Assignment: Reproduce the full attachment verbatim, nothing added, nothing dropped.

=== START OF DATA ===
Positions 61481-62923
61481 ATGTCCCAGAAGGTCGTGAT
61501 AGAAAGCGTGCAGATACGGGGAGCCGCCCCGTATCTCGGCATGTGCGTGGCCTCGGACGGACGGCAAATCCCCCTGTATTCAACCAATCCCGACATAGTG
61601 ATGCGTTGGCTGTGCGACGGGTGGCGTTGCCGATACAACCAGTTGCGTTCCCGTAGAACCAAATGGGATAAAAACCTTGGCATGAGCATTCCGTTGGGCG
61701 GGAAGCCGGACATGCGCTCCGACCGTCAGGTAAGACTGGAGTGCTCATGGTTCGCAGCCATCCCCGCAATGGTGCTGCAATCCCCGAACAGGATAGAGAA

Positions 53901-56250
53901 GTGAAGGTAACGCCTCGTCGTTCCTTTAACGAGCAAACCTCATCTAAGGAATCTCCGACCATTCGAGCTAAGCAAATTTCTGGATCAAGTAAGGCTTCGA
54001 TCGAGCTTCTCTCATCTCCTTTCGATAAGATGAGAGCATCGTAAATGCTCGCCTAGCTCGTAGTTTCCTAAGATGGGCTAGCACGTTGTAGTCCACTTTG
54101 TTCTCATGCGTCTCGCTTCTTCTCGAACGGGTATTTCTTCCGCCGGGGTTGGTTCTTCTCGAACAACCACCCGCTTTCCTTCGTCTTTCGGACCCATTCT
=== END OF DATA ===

Positions 61481-62923
61481 ATGTCCCAGAAGGTCGTGAT
61501 AGAAAGCGTGCAGATACGGGGAGCCGCCCCGTATCTCGGCATGTGCGTGGCCTCGGACGGACGGCAAATCCCCCTGTATTCAACCAATCCCGACATAGTG
61601 ATGCGTTGGCTGTGCGACGGGTGGCGTTGCCGATACAACCAGTTGCGTTCCCGTAGAACCAAATGGGATAAAAACCTTGGCATGAGCATTCCGTTGGGCG
61701 GGAAGCCGGACATGCGCTCCGACCGTCAGGTAAGACTGGAGTGCTCATGGTTCGCAGCCATCCCCGCAATGGTGCTGCAATCCCCGAACAGGATAGAGAA

Positions 53901-56250
53901 GTGAAGGTAACGCCTCGTCGTTCCTTTAACGAGCAAACCTCATCTAAGGAATCTCCGACCATTCGAGCTAAGCAAATTTCTGGATCAAGTAAGGCTTCGA
54001 TCGAGCTTCTCTCATCTCCTTTCGATAAGATGAGAGCATCGTAAATGCTCGCCTAGCTCGTAGTTTCCTAAGATGGGCTAGCACGTTGTAGTCCACTTTG
54101 TTCTCATGCGTCTCGCTTCTTCTCGAACGGGTATTTCTTCCGCCGGGGTTGGTTCTTCTCGAACAACCACCCGCTTTCCTTCGTCTTTCGGACCCATTCT